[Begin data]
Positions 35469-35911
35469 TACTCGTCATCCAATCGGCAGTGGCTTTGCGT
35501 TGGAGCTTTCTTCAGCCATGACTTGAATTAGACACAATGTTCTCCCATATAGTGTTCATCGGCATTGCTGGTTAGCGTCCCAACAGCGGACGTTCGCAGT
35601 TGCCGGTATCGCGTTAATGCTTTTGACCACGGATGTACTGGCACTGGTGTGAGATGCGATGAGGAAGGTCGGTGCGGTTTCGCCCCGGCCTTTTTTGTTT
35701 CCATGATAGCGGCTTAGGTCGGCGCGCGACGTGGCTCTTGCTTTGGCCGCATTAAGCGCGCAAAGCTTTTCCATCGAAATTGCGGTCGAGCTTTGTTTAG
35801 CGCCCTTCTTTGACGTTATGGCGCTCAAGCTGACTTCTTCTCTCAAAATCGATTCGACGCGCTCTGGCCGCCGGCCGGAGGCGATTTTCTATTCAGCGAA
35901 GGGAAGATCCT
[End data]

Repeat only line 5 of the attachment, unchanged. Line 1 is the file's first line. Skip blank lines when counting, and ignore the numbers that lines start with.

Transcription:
35701 CCATGATAGCGGCTTAGGTCGGCGCGCGACGTGGCTCTTGCTTTGGCCGCATTAAGCGCGCAAAGCTTTTCCATCGAAATTGCGGTCGAGCTTTGTTTAG